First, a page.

Yang Xiong (author)

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Yang Xiong (author)
Yang Xiong.jpg
Medieval representation of Yang Xiong
Traditional Chinese 揚雄
Simplified Chinese 扬雄

Yang Xiong (Chinese: 揚雄; pinyin: Yáng Xióng; 53 BCE–18 CE) was a Han dynasty scholar, poet, and author known for his philosophical writings and fu poetry compositions. Like a number of the other great writers of the Han dynasty, Yang was a native of Chengdu in ancient Shu (modern Sichuan Province). As a youth Yang was an admirer and imitator of his elder Shu compatriot Sima Xiangru and the "grand fu" style of the early Han period. His ability and success in fu composition earned him a summons to the imperial capital at Chang'an to serve as an "Expectant Official", responsible for composing poems and fu for the emperor.[1]

Yang's position required him to praise the virtue and glory of Emperor Cheng of Han and the grandeur of imperial outings, but he was disturbed by the wasteful extravagance of the imperial court.[1] Yang attempted to return the fu genre to a focus of "suasive admonition" (fèng 諷), which he believed was the original purpose of the earliest fu-type writings of Qu Yuan, but his couched admonitions against extravagance went unnoticed and unheeded by Emperor Cheng.

Yang's most famous work, Exemplary Sayings (Fa yan 法言) is a philosophical work modeled on the Analects of Confucius (Lunyu), in which Yang criticizes fu writers for focusing on ornate, esoteric language while ignoring more important issues of morality. Yang's other works include Great Mystery (Tai xuan 太玄), a divination text based on the Classic of Changes (Yijing), "Justification Against Ridicule" (Jie chao 解嘲), one of the best known of the "fu of frustration" category of fu, and Fangyan, a collection of regional dialectal terms from the various parts of China in his era.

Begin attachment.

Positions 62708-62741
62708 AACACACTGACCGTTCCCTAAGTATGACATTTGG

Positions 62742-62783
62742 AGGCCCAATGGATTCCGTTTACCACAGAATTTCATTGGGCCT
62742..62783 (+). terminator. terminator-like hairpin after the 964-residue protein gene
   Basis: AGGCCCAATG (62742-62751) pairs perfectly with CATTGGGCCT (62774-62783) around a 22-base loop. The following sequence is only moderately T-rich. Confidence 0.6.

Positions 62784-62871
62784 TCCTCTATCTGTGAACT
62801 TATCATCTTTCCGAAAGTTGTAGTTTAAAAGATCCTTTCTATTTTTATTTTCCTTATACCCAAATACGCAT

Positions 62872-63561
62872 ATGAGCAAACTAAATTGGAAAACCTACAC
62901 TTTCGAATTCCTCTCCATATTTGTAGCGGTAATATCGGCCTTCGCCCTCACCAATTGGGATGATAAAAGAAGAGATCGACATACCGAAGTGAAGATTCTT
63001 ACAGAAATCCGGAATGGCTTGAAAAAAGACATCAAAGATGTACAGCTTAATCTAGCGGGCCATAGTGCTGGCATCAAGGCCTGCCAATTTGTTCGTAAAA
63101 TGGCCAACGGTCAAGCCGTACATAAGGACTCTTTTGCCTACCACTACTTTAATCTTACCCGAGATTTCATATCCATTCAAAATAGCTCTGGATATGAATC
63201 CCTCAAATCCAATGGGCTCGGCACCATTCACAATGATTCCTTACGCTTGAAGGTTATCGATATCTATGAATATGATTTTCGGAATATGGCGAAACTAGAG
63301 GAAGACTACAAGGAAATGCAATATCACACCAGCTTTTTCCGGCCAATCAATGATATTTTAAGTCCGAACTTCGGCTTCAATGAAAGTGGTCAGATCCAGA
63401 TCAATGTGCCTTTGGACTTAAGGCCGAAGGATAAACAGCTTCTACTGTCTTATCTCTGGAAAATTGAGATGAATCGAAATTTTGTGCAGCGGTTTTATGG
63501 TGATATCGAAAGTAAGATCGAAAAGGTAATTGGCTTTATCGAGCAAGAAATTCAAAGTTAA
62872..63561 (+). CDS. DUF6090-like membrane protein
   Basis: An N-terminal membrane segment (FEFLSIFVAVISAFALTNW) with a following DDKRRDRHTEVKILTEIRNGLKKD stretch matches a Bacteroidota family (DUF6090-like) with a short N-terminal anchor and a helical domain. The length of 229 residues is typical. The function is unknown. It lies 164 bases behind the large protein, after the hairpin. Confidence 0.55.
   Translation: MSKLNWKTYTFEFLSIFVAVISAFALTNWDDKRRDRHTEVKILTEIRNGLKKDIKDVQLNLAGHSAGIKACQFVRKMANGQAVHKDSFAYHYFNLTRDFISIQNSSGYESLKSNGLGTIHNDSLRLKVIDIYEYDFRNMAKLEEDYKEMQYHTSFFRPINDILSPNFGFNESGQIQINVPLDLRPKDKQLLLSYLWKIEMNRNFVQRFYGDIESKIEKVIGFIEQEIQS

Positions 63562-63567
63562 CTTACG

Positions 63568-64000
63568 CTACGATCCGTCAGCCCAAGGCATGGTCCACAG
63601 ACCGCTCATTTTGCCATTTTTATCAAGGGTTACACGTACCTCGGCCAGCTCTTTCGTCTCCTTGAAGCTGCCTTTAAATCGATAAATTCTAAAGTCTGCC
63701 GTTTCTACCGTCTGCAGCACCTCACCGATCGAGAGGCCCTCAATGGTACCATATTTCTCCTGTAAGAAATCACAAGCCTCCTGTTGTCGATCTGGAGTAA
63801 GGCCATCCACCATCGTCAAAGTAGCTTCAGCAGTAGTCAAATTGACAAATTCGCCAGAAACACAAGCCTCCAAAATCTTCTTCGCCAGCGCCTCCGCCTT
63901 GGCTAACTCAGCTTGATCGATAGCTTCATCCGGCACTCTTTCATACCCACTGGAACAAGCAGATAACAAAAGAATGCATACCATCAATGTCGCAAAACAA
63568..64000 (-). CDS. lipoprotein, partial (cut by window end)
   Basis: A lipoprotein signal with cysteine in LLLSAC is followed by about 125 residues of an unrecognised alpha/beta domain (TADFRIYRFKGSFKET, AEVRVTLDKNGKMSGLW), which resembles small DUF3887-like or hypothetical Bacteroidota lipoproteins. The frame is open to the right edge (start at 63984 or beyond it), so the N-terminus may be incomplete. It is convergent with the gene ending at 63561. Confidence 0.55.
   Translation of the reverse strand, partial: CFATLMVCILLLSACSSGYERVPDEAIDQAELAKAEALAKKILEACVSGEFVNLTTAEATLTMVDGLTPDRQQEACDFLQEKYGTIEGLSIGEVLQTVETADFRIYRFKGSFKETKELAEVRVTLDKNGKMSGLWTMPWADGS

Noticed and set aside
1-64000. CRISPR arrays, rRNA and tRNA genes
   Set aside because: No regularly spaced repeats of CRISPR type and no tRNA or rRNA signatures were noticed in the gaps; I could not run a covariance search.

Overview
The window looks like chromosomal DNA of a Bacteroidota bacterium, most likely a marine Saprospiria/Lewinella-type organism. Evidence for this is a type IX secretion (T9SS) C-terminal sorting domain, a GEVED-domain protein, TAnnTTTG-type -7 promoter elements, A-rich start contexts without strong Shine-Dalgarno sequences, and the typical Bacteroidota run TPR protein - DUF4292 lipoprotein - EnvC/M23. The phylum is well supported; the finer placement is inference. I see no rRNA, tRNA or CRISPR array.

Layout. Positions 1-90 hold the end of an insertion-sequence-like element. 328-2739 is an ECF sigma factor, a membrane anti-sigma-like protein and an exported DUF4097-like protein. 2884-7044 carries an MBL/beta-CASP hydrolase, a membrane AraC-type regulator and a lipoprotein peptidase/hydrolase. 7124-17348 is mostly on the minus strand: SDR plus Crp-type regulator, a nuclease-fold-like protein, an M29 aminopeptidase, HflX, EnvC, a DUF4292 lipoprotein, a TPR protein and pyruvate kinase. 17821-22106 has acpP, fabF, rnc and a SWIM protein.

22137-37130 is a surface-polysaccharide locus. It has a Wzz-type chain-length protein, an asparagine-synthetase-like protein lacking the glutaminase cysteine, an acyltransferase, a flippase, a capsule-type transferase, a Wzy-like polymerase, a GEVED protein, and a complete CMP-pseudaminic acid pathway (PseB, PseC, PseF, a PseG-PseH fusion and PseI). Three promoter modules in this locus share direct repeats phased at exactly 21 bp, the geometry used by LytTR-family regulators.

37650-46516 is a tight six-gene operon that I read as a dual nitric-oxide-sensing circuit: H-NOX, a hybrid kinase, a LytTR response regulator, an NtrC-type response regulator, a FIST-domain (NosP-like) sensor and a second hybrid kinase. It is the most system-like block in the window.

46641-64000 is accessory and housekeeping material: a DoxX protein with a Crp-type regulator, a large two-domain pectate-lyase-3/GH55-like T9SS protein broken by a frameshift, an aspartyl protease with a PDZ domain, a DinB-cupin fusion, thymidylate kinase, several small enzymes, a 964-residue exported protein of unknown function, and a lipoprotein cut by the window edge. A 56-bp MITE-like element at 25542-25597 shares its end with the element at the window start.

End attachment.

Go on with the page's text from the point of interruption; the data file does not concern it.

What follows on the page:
Together with Sima Xiangru, Yang was one of the most famous and illustrious men of the entire Han dynasty. The Book of Han devotes a full two-part chapter to both Yang and Sima, an honor surpassing that of even the most famous generals and ministers.[2]


Along with Sima Xiangru, Yang Xiong was known for working in the Chuci style connected with the poet Qu Yuan.


He did not believe human nature was inherently good as Mencius (fl. 4th century BCE) had written, nor inherently bad as Xunzi (c. 300–230 BCE) had written, but came into existence as a mixture of both. He was a close associate of the official and philosopher Huan Tan (d. 28 CE), an Old Texts realist who may have heavily influenced the works of Wang Chong (27–c. 100 CE). Yang is also known for his protest against the verbosity of the fu. He was hailed by Huan Tan as the "Confucius from the western parts".

Yang Xiong in Popular Culture[edit]

Yang appears as a character in the 2011 historical fantasy novel, The Ghosts of Watt O'Hugh.


  1. ^ a b Ho (1986): 912.
  2. ^ Knechtges (1982): 1.
Works Cited